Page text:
Be sure to use health-related tax deductions

It’s tax season: don’t let Uncle Sam short-change your health. There are many tax-deductible health-related expenses; your doctor can help you document them.

The health insurance premiums the government now forces you to purchase are tax deductible (your portion only). While some people save prescription drug receipts or co-pay receipts, you can deduct over-the-counter items as well. While higher income folks might not benefit, seniors or those on fixed income for other reasons may find significant tax savings.

For example, if your doctor has recommended you take Tylenol for arthritis you can save those receipts as tax-deductible. If you use over-the-counter hemorrhoid, bowel, allergy, joint support, sunscreen, pills or food supplements, have your physician write this as a prescription for a specific medical diagnosis and it becomes tax deductible. In short, any health care item used for a specific medical diagnosis is tax deductible.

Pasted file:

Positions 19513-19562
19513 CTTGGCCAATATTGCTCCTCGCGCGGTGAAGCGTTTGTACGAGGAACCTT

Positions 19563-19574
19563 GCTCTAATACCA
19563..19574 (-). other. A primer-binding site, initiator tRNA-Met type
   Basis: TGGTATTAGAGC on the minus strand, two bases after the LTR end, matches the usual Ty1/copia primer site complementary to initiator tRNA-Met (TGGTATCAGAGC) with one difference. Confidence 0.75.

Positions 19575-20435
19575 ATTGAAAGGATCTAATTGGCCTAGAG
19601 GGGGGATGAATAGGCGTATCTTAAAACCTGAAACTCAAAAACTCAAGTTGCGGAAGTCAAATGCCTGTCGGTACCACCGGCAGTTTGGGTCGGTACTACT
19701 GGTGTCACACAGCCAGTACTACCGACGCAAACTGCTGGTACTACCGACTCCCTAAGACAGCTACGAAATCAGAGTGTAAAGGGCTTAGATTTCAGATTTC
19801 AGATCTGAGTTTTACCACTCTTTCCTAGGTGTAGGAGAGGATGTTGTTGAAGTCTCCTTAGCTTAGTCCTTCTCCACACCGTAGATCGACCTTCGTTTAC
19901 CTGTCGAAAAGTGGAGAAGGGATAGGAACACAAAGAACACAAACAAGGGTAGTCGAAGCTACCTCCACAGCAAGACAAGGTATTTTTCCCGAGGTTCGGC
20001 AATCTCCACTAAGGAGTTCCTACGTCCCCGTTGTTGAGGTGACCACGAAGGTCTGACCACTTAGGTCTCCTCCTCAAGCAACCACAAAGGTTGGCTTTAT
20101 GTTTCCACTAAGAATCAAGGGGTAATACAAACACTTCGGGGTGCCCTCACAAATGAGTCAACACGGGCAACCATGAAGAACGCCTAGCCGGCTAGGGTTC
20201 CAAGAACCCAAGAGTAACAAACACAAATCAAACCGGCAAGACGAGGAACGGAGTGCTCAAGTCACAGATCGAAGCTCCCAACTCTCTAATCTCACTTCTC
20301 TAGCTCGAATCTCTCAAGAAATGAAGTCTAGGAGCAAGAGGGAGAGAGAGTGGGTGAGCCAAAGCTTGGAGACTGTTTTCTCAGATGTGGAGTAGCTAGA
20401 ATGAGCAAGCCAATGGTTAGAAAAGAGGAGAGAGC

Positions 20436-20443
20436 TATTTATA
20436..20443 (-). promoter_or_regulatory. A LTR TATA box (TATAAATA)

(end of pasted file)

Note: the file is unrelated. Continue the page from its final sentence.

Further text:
Gas prices or taxi fees have you skipping medical or therapy appointments? Yes, gas and transportation is tax deductible. Bad teeth? Dental work and dentures are tax deductible. Home nursing – tax deductible. Special bedding, adult diapers or wound care supplies- tax deductible.

If you have a medical condition that requires yoga, chiropractic care, certified massage therapy, supervised weight loss, cardiovascular exercise, those fees and gym memberships are tax deductible (including transportation) as long as your doctor is recommending it for treating or preventing a medical condition.

And don’t neglect your family’s emotional health: counseling and talk therapy are, you guessed it, tax deductible.

If you’re not sure, consult one of our many fine CPAs in the area. The key is ensuring you have your doctor document the treatment for a specific condition. It’s like getting a 25-plus percent discount on every health care item you need.

Allan P. Frank, MD, MS

Alpena